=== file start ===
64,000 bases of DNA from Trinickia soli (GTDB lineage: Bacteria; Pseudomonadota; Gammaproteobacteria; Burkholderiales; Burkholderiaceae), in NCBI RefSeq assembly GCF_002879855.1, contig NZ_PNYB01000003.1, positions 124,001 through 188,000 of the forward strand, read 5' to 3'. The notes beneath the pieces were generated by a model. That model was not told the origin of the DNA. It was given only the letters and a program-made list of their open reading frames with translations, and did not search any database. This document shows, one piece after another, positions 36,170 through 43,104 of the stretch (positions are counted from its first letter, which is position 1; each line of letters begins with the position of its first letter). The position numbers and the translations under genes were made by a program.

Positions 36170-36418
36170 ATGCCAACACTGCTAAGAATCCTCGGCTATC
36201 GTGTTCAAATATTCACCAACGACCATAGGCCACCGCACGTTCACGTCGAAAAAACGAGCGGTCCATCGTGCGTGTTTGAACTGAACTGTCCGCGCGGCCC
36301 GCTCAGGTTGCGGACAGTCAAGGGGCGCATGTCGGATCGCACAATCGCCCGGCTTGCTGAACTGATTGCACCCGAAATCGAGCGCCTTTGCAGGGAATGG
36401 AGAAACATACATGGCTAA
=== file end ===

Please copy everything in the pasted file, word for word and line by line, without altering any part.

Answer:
64,000 bases of DNA from Trinickia soli (GTDB lineage: Bacteria; Pseudomonadota; Gammaproteobacteria; Burkholderiales; Burkholderiaceae), in NCBI RefSeq assembly GCF_002879855.1, contig NZ_PNYB01000003.1, positions 124,001 through 188,000 of the forward strand, read 5' to 3'. The notes beneath the pieces were generated by a model. That model was not told the origin of the DNA. It was given only the letters and a program-made list of their open reading frames with translations, and did not search any database. This document shows, one piece after another, positions 36,170 through 43,104 of the stretch (positions are counted from its first letter, which is position 1; each line of letters begins with the position of its first letter). The position numbers and the translations under genes were made by a program.

Positions 36170-36418
36170 ATGCCAACACTGCTAAGAATCCTCGGCTATC
36201 GTGTTCAAATATTCACCAACGACCATAGGCCACCGCACGTTCACGTCGAAAAAACGAGCGGTCCATCGTGCGTGTTTGAACTGAACTGTCCGCGCGGCCC
36301 GCTCAGGTTGCGGACAGTCAAGGGGCGCATGTCGGATCGCACAATCGCCCGGCTTGCTGAACTGATTGCACCCGAAATCGAGCGCCTTTGCAGGGAATGG
36401 AGAAACATACATGGCTAA